You can make a lot of these just by cutting up much larger gauze. These would be for smaller wounds to larger thicker amounts to stop rapid bleeds along with the quickclot gauze.
A Strong medical tape is a really essential part to a kit as it will always help to hold gauze or bandages in place on a wound. Some responders also use duct tape as it rips less easily than medical tape and has a much stronger hold to the body. With duct tape you are more easily capable of splinting a solid stick or shaft against a leg to assist a break as well as to hold lacerations together.
There’s no doubt about tourniquets saving lives. You can apply it with one hand (self-treatment) and they are a must have to stop mass bleeding. Although it must be remembered that these are definitely not a permanent solution, they are a band-aid effect from injury to the emergency room. But what they do is keep you alive during that period.
For first responders, treating wounds professionally and with the best effective care possible also includes the need to work in a sterile and clean environment. The problem is, as most of their work, and your work in an outdoors survival area is not sterile, finding ways to prevent infection is a very big concern.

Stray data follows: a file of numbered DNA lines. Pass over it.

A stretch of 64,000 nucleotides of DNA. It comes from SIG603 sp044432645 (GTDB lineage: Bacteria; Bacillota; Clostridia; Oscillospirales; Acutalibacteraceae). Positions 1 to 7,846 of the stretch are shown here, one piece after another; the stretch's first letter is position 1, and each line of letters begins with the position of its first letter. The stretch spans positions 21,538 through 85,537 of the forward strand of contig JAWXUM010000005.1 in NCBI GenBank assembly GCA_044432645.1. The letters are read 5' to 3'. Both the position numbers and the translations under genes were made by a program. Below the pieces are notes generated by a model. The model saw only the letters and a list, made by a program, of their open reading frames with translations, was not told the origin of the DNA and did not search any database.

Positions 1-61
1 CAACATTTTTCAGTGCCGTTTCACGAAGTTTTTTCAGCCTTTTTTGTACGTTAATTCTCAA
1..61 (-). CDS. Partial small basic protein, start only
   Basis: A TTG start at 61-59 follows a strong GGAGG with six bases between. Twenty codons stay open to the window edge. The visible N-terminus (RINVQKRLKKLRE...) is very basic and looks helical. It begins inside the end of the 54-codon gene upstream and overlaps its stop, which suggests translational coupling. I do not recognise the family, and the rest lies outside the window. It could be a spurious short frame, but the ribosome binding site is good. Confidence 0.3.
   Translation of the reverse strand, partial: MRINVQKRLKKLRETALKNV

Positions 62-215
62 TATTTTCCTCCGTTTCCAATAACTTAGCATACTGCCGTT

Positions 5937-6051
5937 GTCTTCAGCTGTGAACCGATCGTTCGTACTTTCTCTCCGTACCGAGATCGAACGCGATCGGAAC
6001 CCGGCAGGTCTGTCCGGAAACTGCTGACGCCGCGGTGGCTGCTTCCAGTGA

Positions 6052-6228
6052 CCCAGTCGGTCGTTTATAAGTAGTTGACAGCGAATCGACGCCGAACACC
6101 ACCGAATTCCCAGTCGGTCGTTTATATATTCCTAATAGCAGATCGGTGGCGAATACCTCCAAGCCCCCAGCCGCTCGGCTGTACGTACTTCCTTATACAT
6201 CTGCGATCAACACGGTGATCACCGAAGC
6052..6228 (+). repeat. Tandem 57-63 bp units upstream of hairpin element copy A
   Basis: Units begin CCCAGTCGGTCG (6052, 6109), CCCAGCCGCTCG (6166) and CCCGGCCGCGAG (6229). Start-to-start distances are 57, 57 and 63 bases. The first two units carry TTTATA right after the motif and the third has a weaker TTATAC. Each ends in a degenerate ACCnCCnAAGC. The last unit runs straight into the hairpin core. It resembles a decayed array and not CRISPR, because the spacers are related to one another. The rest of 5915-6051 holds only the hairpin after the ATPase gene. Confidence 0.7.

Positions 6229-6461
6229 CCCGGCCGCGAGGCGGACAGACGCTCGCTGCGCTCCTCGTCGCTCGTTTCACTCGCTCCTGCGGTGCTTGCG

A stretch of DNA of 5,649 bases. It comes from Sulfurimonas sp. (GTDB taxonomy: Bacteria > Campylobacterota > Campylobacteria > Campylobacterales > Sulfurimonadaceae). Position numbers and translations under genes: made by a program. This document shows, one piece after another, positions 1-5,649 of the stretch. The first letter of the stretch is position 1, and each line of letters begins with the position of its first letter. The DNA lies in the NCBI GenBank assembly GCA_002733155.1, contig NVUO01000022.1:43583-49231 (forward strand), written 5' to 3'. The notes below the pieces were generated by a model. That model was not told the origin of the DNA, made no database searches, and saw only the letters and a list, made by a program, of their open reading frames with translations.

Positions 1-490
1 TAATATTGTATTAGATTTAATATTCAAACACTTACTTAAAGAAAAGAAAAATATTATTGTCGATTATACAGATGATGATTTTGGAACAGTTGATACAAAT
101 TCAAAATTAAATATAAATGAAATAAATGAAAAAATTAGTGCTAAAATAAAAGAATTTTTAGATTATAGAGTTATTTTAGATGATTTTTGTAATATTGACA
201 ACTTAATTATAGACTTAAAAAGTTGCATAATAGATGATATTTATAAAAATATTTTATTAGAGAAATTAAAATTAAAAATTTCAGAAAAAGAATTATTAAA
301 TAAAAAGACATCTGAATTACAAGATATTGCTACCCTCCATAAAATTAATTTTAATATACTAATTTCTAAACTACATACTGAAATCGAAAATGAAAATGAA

If you fail to keep a wound, or an injury, free from dirt, you will find your victim may suffer from an infection as bacteria, dirt or anything else begins to set in.
An N95 respirator mask can fit flat and is lightweight to carry in the first aid kit. Essentially it is going to stop you breathing inany airborne bacteria or pathogens that might enter the airways and are also a way to defend against any victims who might have a sickness.
Hand sanitizer is a great addition to any medical kit to kill any bacteria that you might be carrying. Keeping wounds clean with sterile wipes, iodine pads, and alcohol pads is also a part of that.
For the sterility of a wound itself, this would be using something like an antibiotic and you can also carry an antibiotic ointment to use on cuts to fight off any infection from the nature of the outdoor environment.